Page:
These two statements only serve to add fuel to the fire of nonsense misinformation, especially the latter which has no sort of basis whatsoever. Nowhere, in any article, is it mentioned that the award members did not watch The Wind Rises.



It does not end there, however, because in Crunchyroll’s very next article “’Vividred Operation: Hyper Intimate Power’ Wins Kusoge Game of the Year” – also written by Scott Green – we have the following quote:

“Anime might have been shut down at the Oscars, but did receive some recognition last week. /…/”

In yet another article there is a mention of how anime was “shut out/down”, despite its contents being completely unrelated to The Oscars. Much like Amid Amidi on Cartoon Brew tried to make animation a victim, Scott Green here tries to make anime a victim. For the largest legal anime streaming website to publish such a biased article is nothing short of a travesty.

If you want to criticize The Oscars, you should always remember to keep your arguments and views grounded in reality. This is not such an instance.

9 thoughts on “Anime Not Receiving an Oscar is an Issue – But Not in the Way You Think

  1. ZakuAbumi says:

    Kevin Spacey contributed to temporarily killing twitter, that’s as far as I care about the entire thing.

  2. Foxy Lady Ayame says:

    “Due to a lack of information regarding, as mentioned above, how many members actually exist it does not matter in the slightest if four persons abstained from voting. It could have been four out of ten or perhaps even one hundred! ”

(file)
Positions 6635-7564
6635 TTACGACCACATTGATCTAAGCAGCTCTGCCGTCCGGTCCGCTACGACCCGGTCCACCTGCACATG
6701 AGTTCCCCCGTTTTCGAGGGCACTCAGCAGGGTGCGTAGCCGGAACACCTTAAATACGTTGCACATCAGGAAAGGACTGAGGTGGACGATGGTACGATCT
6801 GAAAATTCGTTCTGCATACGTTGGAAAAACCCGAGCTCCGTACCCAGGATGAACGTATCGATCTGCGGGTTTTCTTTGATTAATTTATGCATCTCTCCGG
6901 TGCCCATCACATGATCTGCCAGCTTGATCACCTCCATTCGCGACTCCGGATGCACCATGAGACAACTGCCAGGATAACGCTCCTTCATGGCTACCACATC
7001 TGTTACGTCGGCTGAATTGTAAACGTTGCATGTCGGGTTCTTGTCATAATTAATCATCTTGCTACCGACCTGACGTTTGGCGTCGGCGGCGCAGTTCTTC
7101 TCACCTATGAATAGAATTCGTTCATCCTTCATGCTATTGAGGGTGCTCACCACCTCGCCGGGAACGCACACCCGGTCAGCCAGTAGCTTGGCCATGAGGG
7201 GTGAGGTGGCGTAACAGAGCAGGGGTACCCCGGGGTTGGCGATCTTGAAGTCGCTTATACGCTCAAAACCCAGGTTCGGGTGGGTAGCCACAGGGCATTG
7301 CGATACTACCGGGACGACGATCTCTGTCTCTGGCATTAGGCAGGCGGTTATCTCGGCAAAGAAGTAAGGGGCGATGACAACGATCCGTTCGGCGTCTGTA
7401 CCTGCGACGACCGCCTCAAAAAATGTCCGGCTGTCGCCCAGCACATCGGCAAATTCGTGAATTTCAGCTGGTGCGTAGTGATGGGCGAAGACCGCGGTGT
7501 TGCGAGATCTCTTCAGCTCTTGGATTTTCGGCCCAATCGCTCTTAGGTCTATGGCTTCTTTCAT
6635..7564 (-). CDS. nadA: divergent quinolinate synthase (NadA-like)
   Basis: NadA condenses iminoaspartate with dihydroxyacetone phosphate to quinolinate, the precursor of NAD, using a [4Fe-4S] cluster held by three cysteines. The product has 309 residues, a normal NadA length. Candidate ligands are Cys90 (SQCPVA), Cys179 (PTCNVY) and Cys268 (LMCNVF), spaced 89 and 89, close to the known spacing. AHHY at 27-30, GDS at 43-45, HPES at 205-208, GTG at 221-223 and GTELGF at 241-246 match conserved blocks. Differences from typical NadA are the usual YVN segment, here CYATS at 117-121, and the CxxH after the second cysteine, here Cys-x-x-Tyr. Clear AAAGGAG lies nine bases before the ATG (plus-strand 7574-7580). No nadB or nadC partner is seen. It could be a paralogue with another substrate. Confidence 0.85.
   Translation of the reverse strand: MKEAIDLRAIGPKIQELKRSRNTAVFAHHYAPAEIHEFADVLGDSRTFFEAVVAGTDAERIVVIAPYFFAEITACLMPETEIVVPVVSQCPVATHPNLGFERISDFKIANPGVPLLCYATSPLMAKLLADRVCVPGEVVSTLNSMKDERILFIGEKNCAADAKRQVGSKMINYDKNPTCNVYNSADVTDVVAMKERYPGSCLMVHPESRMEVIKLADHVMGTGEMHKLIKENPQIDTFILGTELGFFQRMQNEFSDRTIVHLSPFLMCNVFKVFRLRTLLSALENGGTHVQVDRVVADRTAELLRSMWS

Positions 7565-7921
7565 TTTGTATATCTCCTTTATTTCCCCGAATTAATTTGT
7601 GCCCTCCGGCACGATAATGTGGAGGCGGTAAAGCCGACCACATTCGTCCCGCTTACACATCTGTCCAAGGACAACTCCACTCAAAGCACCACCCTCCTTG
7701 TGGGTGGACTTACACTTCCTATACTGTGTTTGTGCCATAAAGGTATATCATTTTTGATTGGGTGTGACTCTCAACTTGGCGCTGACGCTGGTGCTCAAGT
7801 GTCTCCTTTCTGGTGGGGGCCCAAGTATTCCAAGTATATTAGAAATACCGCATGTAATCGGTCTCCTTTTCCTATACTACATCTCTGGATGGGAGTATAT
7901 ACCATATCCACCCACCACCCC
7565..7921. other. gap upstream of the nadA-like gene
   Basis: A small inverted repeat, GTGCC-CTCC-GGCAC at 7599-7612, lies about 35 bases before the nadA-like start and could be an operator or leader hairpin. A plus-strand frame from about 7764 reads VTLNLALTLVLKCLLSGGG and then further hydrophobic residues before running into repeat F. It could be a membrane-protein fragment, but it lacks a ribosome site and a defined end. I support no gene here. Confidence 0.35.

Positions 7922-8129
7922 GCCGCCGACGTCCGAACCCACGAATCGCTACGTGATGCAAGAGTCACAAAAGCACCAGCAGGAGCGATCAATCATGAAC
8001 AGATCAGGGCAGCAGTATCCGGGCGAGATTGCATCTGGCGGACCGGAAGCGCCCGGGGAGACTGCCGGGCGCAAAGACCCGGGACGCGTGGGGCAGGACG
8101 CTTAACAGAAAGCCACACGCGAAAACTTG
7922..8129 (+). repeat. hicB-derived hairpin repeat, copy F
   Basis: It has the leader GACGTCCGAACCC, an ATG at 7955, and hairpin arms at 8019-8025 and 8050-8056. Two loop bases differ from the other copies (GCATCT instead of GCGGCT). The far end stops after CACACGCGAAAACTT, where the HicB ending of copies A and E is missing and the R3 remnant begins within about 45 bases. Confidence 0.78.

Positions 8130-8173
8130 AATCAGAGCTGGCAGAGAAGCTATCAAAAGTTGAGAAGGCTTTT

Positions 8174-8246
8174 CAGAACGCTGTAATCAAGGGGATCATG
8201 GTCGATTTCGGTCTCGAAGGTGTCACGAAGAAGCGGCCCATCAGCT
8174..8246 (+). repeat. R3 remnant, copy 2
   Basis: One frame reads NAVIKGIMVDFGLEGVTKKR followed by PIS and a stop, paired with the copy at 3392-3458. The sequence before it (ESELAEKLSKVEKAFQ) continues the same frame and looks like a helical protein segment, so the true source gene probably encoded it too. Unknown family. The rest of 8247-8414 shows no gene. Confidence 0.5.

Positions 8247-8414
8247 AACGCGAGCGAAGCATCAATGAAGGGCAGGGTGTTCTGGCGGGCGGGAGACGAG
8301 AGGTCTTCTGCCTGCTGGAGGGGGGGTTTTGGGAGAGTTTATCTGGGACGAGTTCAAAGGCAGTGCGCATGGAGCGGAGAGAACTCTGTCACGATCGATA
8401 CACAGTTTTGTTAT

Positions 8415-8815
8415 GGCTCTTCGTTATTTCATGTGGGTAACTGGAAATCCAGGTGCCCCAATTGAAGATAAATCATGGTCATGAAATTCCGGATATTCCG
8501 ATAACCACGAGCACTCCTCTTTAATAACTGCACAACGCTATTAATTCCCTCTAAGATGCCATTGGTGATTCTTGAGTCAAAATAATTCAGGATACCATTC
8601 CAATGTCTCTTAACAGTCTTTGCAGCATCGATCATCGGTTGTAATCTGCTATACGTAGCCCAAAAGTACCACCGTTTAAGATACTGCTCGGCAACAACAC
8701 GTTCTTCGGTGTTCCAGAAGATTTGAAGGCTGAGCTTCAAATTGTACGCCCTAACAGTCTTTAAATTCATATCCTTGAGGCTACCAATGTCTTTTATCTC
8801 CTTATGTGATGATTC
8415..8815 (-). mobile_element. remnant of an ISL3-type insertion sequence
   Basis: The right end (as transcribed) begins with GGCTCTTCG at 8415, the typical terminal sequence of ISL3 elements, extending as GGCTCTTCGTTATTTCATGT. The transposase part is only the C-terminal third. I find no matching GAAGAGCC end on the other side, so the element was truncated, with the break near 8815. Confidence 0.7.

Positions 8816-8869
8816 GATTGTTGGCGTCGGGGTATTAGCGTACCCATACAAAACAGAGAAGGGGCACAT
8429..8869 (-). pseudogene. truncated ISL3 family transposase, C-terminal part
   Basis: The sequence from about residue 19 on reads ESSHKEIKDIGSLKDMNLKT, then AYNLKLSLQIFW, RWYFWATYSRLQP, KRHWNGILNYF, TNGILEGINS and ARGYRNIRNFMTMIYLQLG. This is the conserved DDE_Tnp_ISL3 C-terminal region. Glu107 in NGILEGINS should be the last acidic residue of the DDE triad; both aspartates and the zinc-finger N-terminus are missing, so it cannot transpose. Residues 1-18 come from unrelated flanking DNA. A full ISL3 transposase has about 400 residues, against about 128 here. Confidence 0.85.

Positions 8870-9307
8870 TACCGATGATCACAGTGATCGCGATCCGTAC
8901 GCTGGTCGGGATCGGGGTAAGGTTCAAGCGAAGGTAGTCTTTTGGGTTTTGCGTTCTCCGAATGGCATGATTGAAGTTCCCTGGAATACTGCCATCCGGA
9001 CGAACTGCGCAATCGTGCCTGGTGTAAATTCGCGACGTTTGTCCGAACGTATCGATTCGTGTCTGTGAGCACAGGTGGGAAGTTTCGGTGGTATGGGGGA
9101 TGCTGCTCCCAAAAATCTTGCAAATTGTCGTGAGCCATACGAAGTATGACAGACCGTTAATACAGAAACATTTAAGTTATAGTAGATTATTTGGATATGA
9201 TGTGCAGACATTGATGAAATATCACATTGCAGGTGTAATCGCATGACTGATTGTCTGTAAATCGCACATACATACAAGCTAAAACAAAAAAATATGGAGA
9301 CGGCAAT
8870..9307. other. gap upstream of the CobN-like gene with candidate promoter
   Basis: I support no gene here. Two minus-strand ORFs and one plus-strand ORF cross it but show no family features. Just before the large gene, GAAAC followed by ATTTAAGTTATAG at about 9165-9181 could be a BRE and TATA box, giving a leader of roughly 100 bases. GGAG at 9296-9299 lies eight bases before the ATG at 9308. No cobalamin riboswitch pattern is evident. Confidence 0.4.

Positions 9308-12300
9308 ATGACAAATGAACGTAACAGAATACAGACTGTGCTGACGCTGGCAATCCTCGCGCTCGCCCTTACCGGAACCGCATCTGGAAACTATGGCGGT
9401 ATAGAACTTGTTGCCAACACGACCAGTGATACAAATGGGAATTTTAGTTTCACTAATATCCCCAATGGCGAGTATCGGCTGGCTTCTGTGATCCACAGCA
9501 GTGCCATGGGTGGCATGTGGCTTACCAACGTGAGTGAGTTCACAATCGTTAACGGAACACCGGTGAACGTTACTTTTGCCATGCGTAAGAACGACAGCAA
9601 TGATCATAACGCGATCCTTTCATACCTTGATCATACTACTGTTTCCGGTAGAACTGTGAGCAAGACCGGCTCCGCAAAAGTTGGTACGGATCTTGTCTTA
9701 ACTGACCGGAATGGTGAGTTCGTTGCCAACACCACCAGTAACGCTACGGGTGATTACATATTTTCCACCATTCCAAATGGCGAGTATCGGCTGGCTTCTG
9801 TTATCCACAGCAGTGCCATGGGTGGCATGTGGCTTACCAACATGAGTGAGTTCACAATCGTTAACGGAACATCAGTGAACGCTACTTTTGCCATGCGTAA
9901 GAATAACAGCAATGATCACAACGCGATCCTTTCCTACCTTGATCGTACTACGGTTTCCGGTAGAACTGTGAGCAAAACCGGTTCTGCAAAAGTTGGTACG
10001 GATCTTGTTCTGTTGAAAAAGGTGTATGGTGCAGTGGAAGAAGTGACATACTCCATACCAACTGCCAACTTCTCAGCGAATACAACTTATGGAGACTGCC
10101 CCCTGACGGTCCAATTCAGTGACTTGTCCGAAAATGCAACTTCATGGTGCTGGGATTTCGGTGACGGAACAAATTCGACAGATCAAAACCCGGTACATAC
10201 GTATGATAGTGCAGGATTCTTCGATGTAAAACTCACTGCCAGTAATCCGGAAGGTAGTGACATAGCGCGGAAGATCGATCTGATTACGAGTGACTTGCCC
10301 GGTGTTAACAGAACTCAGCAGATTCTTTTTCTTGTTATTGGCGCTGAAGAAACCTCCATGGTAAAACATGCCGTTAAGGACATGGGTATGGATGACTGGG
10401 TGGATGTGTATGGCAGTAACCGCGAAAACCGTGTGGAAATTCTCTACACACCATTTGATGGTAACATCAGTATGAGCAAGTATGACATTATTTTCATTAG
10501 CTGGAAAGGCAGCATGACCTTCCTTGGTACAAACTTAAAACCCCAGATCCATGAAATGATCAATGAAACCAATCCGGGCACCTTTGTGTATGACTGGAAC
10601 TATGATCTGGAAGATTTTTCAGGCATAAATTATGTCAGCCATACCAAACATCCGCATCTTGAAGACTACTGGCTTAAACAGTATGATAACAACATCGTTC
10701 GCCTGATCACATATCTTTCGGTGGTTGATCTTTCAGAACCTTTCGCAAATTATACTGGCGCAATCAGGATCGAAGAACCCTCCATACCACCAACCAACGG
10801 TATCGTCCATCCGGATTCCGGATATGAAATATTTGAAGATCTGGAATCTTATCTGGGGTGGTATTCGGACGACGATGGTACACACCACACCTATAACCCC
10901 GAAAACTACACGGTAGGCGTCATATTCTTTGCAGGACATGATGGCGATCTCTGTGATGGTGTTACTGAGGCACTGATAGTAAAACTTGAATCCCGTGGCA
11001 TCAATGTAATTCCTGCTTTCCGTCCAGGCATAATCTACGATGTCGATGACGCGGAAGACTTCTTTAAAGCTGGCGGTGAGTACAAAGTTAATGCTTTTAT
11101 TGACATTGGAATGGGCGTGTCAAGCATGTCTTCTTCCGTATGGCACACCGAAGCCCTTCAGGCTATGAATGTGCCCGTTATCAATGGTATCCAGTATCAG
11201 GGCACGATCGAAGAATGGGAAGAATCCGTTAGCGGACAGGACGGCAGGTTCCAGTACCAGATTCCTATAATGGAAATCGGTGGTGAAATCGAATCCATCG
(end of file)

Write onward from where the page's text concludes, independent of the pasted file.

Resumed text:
Of course, it matters! 40% or 4% is certainly not the same. It does put under question the credibility of the whole procedure, although personally I couldn’t care less for the ‘competitions’ of this type. There should be transparancy in the first place though.

    P.S.: Every time I see the word travesty used, I wince a bit inside. Probably coz it has the same roots with ‘transgender’ and ‘crossdressers’.

    • Marow says:

      I am sorry for the super late reply. There is no excuse; I have simply procrastinated

      Of course, it matters! 40% or 4% is certainly not the same. It does put under question the credibility of the whole procedure, although personally I couldn’t care less for the ‘competitions’ of this type. There should be transparancy in the first place though.

      As regarding whether it matters or not if they vote, you have to take the context into consideration. I am talking about how poorly written the article is and am pointing out how it does not matter if four persons abstained from voting when we don’t know how many actually votes. The reason I say this is because the article tries to use those four abstaining persons as “proof” that “The Academy” are ignorant about animation. It never mentions that it’s the statements of those abstaining that matters, it says:

      “Four of the seven Academy members abstained from voting for best animated feature. The three that did vote all chose Frozen.”

      It is not until the article mentions the “Short Films” it talks about the actual reasons for abstaining being the issue, and even then it never questions the aforementioned part of my text you have an issue with. I am talking about how poorly written the article is.

      But I do agree that it is bad to abstain from voting. However, it is not an issue if there is a valid reason for it. Three of the four did not actually see all movies, though, which is an issue when it comes to credibility as you said.

      Yet again, it is not an issue in the perspective I am talking about – the poorly written articles – as there is a lack of transparency (and therefore number of voters). What you are talking about is not what I am talking about in this text.

      P.S.: Every time I see the word travesty used, I wince a bit inside. Probably coz it has the same roots with ‘transgender’ and ‘crossdressers’.

      I had no idea about that! I hope you weren’t offended by it.

  3. Yumeka says: